Tag Archives: sad

Elementary Class Consciousness, 2016


The times are tough now, just getting tougher/This old world is rough, it’s just getting rougher

The first place I ever encountered the phrase “class consciousness” was in Aldous Huxley’s Brave New World. Of course. “I’m really awfully glad I’m a Beta.” Everyone in that book is conditioned to be happy with where they are and what they have. In the real world, you meet a lot of discontent people. Some of them seem to achieve everything with little effort but never feel like they’ve acquired enough. Some of them seem to throw themselves full throttle into their own survival and barely earn enough to subsist.

And then, because we aren’t conditioned to like where we are, but rather to believe that we deserve to go further, and can if we just put our backs into it, sometimes the masses notice that all their hard work only enriches those who have more and do less, and then they rise up against their oppressors in class warfare. That’s the theory, anyway.

In my imagination, all 4 panels should have been a contiguous street scene where the management lady interacted with the hourly laborer in front of a building where the disabled veteran sat and the limousine was parked, but my art-fu has not advanced that far. Perspective is like a foreign language to me.

Merry Christmas. It’s not my holiday, and I don’t understand it, but it seems like an especially depressing proposition this year.

Dragon Comics 149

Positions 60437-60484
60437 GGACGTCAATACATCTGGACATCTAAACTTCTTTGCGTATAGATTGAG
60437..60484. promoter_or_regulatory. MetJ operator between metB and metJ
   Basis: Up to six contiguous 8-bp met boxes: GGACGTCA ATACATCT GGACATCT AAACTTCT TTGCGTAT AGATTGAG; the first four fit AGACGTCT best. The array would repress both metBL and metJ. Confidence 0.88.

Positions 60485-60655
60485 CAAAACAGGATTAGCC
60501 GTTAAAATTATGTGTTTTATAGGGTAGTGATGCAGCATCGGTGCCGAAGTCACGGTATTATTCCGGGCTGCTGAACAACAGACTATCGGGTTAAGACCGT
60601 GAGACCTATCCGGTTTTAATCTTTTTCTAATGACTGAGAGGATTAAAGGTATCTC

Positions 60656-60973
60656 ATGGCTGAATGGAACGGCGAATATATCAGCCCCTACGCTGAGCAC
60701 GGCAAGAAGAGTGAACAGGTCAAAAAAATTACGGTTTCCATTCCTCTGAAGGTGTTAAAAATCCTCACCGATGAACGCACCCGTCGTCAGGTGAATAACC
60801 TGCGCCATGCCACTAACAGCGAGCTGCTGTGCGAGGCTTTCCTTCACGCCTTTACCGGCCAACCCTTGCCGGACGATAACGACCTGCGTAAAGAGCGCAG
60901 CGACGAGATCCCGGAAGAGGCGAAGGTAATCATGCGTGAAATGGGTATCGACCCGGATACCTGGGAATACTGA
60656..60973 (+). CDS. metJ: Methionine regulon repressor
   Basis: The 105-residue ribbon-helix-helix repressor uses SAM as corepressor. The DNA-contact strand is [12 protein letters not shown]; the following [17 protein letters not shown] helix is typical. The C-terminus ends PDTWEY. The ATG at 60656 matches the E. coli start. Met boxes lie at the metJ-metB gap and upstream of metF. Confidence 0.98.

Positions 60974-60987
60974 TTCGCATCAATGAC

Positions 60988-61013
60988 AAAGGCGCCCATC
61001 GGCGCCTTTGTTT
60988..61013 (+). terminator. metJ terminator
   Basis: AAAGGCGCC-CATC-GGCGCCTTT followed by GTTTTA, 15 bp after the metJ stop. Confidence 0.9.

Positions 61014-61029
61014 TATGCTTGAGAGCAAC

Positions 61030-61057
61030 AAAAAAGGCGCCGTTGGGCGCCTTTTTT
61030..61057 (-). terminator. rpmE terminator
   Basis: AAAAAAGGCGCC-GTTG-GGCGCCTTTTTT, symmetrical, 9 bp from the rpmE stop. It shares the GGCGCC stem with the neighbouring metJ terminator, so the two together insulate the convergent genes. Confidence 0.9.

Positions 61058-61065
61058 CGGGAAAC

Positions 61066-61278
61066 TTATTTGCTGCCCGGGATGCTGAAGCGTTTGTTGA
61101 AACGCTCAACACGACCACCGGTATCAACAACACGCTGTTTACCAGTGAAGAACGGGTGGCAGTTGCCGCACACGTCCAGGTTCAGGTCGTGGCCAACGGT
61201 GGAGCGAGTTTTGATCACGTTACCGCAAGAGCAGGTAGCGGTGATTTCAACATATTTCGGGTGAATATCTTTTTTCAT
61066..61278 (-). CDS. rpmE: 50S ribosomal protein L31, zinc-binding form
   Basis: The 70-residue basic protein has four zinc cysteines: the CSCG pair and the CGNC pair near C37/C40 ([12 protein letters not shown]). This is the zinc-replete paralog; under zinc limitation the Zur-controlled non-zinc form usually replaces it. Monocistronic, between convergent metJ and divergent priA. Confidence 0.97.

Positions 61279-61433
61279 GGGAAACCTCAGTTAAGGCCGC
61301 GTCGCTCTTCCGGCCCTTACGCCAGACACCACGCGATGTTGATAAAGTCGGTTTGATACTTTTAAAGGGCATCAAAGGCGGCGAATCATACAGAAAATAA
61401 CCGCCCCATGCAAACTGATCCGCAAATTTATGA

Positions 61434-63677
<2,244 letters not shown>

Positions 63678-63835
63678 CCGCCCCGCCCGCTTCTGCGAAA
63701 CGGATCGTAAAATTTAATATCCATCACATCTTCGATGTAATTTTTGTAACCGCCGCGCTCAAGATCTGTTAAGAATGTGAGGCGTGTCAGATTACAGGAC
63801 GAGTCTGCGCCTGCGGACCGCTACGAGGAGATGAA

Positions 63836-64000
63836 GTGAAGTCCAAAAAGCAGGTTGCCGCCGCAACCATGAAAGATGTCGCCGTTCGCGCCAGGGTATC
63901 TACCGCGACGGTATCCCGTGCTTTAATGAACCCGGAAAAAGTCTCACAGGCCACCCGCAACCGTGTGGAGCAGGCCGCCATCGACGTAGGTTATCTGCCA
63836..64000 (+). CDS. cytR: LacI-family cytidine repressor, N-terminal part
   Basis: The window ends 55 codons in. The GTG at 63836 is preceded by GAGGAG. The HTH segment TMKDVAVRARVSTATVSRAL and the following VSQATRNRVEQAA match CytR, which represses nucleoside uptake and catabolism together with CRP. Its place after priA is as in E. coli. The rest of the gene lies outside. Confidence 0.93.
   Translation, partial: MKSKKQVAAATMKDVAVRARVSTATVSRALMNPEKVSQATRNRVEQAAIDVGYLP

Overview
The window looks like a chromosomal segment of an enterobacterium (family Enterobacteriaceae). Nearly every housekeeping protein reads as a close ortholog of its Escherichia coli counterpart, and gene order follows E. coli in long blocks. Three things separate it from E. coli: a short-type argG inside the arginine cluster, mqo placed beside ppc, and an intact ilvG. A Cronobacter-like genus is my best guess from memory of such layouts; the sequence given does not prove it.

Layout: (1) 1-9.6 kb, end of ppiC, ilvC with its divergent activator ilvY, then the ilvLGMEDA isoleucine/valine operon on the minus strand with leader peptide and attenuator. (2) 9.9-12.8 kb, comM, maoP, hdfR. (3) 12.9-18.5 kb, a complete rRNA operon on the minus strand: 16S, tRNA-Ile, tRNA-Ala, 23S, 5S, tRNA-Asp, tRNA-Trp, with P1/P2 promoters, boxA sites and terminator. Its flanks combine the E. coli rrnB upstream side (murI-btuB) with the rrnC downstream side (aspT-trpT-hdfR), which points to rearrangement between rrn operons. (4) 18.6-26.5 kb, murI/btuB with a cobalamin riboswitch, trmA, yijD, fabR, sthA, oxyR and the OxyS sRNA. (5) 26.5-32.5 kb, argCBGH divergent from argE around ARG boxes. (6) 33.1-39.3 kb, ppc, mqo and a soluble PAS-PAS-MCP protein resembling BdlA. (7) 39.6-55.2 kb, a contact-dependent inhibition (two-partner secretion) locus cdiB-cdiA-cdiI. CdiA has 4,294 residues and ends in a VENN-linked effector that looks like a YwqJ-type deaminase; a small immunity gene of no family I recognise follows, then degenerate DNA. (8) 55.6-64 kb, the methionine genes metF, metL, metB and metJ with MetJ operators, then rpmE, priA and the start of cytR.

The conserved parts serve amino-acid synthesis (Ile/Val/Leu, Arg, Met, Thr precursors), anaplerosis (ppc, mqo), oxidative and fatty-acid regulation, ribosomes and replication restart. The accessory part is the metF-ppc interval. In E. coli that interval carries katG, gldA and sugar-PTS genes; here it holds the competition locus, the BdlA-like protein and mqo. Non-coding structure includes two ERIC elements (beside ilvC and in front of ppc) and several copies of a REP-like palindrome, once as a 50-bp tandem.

dragon comics 149_edited-2.png

I need all the friends I can get.

This long-neck brontosaurus (I was delighted to read that “brontosaurus” is no longer considered a misidentification) is a friend of the Fox’s who often attended his writing parties. However, for various random reasons, for months and months we never managed to attend the same writing parties, and by the time we did meet, she was already planning to move out of state. And it takes me so long to really become friends with people. She is cool, but she is planning her going-away party.

It’s so weird that I live “out west” and yet people I meet here just keep managing to move farther west.

Thinking about tonight’s comic, and my new friend’s leave-taking, I remembered that she once told me if I ever drew her in a comic she thought she should be a dinosaur, that other people thought she looked like a dinosaur. Everyone agreed she should be depicted as a brontosaurus, so that’s pretty easy to draw.

It just occurred to me that a meeting/friendship between a dragon and a dinosaur is both natural and comical.

Haters Gonna Hate


If you can’t join ’em, verbally abuse ’em.

On my Facebook feed, the haters seem to be in the minority, while the majority are excited to do doing something that provides more joy than they’ve felt in a long. But everyone knows these people, the ones who are too cool for everything, who feel that showing enthusiasm for the wrong things is a weakness. The Australian musician who made fun of me in 1997 for going to all the major museums in London, because in his book, the only interesting places to go were bars and clubs. The grad school colleagues too terrified to express their love of genre fiction, because there was only one kind of acceptable lit-er-a-ture and it didn’t have dragons in it. The people who go to parties and refuse to dance (OK, some of you have social anxiety, but isn’t it because you’re afraid these guys will make fun of you for enjoying it?) or watch anime or wear funny hats in photo booths.